Lectionary Calendar
Saturday, July 13th, 2024
the Week of Proper 9 / Ordinary 14
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Bible Commentaries
Genesis 23

The Church Pulpit CommentaryChurch Pulpit Commentary

Verse 19

‘TILL DEATH DO THEM PART’

‘Abraham buried Sarah his wife.’

Genesis 23:19

From this simple and touching story of death in the home we may learn how we should behave in times of bereavement. The true attitude at such times is threefold:—

I. Sorrowing love.—The expression of love in sorrow is as natural as it is inevitable and beautiful. A consciousness of loss cannot fail to produce sorrow, and no one is to be blamed for feeling and expressing a sense of bereavement. It would be utterly unnatural if death were to come without eliciting sorrow.

II. Faithful service.—At the same time in order that the soul may not be swallowed up with over-much sorrow there comes to us all at such occasions the call to and opportunity for definite service. The memory of a loved one is best treasured by doing what that loved one would wish were she here. Service always prevents sorrow from becoming dissipated in idle regrets and mere remembrance.

III. Blessed hope.—Abraham laid Sarah’s body to rest ‘in sure and certain hope’ of a joyful resurrection ( Hebrews 11:14). It was this above all things that upheld and strengthened him as he bade farewell to the wife who had shared his joys and sorrows for so many years. The expectation and anticipation of reunion in Christ on the Day of Resurrection is still the real hope, the blessed comfort, and the strong inspiration of the people of God. It enables them to look upon death without fear and to look forward without dread: ‘In the midst of death they are in life’ through Him Who is the Resurrection and the Life.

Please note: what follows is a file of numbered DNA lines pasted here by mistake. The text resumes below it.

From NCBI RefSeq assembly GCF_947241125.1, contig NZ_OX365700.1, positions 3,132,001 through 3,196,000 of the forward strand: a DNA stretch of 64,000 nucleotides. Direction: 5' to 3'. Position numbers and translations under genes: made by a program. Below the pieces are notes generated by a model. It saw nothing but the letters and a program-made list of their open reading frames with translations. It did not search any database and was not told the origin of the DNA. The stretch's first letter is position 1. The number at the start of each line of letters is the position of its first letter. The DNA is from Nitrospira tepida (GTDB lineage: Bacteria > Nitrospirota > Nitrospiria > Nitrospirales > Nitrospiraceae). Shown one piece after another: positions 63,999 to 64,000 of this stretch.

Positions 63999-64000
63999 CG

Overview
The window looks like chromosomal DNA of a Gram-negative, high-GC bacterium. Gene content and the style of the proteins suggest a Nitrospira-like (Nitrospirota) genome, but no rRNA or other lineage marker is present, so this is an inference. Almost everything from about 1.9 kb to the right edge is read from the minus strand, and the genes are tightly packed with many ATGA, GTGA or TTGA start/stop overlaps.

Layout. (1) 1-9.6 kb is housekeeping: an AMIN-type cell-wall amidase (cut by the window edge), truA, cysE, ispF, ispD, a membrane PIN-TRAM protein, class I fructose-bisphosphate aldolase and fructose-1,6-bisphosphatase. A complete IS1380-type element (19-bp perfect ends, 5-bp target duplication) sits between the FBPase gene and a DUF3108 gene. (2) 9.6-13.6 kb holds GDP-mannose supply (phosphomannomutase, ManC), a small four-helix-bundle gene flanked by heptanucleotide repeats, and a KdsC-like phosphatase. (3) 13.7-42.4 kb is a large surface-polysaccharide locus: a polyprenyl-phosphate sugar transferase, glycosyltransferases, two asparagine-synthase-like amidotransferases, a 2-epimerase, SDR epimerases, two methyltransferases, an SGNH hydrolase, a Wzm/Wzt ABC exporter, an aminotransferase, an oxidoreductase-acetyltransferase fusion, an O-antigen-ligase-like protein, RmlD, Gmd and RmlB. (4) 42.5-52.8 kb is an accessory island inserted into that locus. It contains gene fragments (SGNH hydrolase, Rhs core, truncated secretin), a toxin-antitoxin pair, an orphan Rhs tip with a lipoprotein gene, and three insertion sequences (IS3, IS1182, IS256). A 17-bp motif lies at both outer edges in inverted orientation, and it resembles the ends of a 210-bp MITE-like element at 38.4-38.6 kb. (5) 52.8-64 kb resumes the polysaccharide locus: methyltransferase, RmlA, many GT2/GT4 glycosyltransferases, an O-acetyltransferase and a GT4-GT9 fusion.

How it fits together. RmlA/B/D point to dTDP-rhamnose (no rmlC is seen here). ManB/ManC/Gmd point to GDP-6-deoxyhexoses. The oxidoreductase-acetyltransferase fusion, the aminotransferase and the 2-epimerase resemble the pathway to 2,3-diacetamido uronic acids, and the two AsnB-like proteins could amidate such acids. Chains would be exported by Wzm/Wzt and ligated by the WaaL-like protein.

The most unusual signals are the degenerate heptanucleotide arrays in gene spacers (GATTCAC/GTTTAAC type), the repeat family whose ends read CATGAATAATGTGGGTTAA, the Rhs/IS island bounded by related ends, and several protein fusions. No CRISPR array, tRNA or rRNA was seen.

Rev. W. H. Griffith-Thomas, d.d.

Illustration

‘The graves of the great ancestors of any people are always the sacred treasures of coming generations. Mecca, where the dust of Mohammed sleeps, is the goal to which every good Moslem turns with longing thoughts; and even the combatants in the Far East agreed to respect the ancient tombs of the Chinese Imperial Family. In striking contrast to this universal sentiment, how remarkable it is that Christians gather at the mouth of an empty grave, and hear the angels saying: “He is not here, He is risen; come see the place where He lay.” Our affections are set, not on Calvary or the Garden Tomb, but on Heaven. Our minds and thoughts thither ascend and there continually dwell, where the risen Lord is seated at the right hand of God.’

Bibliographical Information
Nisbet, James. "Commentary on Genesis 23". The Church Pulpit Commentary. https://www.studylight.org/commentaries/eng/cpc/genesis-23.html. 1876.
 
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